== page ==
BACKGROUND: The risk of psychological effects from the COVID-19 pandemic is significant and manifests as stress, anxiety, depression, sleeplessness, and, in some cases, suicide. The need for psychological support services for healthcare providers should be included in all pandemic and disaster planning. OBJECTIVES: The aim of this article is to explore the potential psychological sequelae of nursing during a pandemic and to provide recommendations to support a psychologically healthy work environment. METHODS: Highlights from the literature on psychological sequelae, symptoms, and outcomes related to COVID-19 and prior pandemics is presented, along with insight from the experiences of oncology nurses caring for patients with COVID-19. FINDINGS: Destigmatizing mental health needs for healthcare providers empowers them to seek support. Hospital administrators must develop proactive wellness plans for the triage and management of mental and emotional health needs during a pandemic that prioritize transparent communication, resources for healthcare providers within and beyond the clinical setting, and training.


Subject(s)
Burnout, Professional/psychology , COVID-19/nursing , COVID-19/psychology , Mental Health/statistics & numerical data , Nursing Care/psychology , Nursing Staff, Hospital/psychology , Stress, Psychological , Adult , Female , Humans , Male , Middle Aged , Pandemics , SARS-CoV-2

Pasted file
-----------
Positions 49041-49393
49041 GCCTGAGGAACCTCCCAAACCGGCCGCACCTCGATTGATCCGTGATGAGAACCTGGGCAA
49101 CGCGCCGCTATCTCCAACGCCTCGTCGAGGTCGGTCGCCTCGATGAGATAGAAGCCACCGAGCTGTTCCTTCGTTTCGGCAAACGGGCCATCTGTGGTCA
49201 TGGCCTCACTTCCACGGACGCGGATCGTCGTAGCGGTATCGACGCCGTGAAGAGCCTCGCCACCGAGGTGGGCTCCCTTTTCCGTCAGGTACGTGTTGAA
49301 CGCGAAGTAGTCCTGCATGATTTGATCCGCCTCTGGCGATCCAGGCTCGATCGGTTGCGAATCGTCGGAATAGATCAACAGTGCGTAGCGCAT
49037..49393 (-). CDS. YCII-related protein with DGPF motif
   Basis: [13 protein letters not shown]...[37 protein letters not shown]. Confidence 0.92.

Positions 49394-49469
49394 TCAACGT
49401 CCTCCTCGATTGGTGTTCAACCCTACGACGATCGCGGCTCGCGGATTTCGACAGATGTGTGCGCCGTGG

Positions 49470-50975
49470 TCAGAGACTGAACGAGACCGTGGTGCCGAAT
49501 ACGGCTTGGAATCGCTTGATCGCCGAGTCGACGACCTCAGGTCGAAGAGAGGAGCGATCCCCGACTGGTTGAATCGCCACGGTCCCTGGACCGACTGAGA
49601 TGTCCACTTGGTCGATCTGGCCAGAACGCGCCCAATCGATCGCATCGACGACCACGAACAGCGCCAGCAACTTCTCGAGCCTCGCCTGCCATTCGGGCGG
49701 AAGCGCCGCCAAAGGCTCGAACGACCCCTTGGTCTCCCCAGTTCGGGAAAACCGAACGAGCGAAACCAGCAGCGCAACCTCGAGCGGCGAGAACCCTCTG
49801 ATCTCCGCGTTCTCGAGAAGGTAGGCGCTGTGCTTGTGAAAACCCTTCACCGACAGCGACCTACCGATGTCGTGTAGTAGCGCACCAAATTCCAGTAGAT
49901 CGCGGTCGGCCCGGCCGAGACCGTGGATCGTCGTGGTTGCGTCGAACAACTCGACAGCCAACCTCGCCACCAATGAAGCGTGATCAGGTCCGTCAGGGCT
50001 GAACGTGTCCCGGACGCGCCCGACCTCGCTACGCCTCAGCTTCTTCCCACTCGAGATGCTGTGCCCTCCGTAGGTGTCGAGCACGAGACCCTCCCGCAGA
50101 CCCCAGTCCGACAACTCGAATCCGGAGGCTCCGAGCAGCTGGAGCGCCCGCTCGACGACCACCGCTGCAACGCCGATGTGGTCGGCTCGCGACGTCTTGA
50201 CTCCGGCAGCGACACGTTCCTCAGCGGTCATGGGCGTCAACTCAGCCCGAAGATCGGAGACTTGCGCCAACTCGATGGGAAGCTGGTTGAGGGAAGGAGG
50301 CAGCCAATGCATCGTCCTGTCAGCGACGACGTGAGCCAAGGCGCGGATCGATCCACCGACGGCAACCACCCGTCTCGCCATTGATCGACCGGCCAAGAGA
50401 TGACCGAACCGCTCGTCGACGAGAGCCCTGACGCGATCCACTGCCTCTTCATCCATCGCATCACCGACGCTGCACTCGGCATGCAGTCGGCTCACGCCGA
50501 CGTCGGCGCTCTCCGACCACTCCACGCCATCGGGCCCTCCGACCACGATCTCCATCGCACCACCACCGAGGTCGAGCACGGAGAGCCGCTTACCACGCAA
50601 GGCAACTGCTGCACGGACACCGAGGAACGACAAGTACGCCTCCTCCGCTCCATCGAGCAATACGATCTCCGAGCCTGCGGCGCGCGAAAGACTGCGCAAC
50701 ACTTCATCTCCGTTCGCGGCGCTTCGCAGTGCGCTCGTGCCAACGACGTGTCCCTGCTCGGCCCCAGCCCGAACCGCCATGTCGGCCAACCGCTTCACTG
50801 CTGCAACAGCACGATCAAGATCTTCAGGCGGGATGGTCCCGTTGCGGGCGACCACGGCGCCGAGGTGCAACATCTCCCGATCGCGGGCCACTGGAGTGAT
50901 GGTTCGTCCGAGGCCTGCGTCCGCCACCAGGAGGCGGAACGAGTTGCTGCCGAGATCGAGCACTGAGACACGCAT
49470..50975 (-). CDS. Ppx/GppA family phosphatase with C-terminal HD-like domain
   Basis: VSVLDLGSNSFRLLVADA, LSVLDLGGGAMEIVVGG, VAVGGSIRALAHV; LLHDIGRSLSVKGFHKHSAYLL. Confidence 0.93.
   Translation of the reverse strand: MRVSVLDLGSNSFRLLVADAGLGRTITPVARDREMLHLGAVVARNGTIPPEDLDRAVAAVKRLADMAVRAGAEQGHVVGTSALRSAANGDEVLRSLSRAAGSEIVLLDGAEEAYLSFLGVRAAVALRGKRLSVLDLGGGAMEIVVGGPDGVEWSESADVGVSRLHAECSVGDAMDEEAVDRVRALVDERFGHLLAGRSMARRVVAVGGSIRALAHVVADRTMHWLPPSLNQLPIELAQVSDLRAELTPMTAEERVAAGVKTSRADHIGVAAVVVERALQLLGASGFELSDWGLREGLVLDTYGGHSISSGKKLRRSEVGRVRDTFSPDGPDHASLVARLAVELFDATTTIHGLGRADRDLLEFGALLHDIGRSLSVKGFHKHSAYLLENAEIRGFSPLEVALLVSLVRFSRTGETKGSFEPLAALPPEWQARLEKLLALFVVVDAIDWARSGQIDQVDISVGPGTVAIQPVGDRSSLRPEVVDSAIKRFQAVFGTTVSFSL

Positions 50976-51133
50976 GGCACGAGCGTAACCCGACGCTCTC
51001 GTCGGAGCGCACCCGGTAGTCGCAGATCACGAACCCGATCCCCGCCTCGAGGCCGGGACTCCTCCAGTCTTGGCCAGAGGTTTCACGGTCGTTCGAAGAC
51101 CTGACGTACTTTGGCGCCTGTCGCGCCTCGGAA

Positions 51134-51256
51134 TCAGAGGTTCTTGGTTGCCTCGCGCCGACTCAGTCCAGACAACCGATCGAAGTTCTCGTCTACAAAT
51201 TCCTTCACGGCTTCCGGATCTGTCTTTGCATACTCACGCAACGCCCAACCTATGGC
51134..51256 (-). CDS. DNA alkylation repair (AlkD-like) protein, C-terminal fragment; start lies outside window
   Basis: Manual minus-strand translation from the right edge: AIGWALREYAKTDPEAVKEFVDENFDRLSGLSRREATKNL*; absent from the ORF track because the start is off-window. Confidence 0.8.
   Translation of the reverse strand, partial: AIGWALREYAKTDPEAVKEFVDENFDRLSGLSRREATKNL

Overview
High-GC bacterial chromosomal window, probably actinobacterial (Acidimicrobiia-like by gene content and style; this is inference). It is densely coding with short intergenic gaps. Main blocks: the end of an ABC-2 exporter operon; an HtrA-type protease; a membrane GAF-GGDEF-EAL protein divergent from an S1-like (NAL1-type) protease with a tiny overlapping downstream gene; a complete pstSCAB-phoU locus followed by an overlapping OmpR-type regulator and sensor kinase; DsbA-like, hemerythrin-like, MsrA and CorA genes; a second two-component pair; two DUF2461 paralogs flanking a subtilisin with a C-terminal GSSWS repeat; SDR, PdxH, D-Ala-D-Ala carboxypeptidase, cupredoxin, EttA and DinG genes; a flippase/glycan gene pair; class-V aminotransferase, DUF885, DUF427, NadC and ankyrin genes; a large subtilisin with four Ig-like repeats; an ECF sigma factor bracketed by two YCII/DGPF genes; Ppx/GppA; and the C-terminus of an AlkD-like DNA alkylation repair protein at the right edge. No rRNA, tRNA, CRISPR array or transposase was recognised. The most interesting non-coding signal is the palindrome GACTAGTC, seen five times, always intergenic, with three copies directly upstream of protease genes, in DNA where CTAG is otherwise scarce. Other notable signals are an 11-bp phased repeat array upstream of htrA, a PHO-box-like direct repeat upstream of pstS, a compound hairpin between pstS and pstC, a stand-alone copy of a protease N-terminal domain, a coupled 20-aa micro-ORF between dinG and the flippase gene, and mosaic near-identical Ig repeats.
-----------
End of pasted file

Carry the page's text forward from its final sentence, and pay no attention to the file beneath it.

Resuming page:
17.
J Adv Nurs ; 77(2): 869-878, 2021 Feb.
Article in English | MEDLINE | ID: covidwho-910375

ABSTRACT

AIM: To explore the emotional impact and experiences of geriatric nurses working in nursing homes and caring for patients with coronavirus 2019 disease (COVID-19). DESIGN: This is a qualitative study with phenomenological method and data were gathered through in-depth interview. METHODS: The experiences and expectations that nurses are facing during their care duties were explored via video conference, using a semi-structured interview guide. We have followed the Consolidated criteria for reporting qualitative research COREQ. RESULTS: Interviews (N=24) were conducted with nurses from four countries (Spain, Italy, Peru, and Mexico) during April 2020. Three main categories were extracted: fear of the pandemic situation, the sense of duty and professional commitment, and emotional exhaustion. CONCLUSIONS: Regardless of the country and situation, in the face of the pandemic, dramatic situations have been experienced in nursing homes worldwide, with nursing staff feeling exhausted and overwhelmed, and reflection is urged on a global level to consider the most appropriate model of care in nursing homes.


Subject(s)
COVID-19/epidemiology , COVID-19/nursing , COVID-19/psychology , Geriatric Nursing , Nursing Care/psychology , Nursing Homes , Nursing Staff, Hospital/psychology , Adult , Aged , Aged, 80 and over , Female , Humans , Italy/epidemiology , Male , Mexico/epidemiology , Middle Aged , Pandemics , Peru/epidemiology , Qualitative Research , SARS-CoV-2 , Spain/epidemiology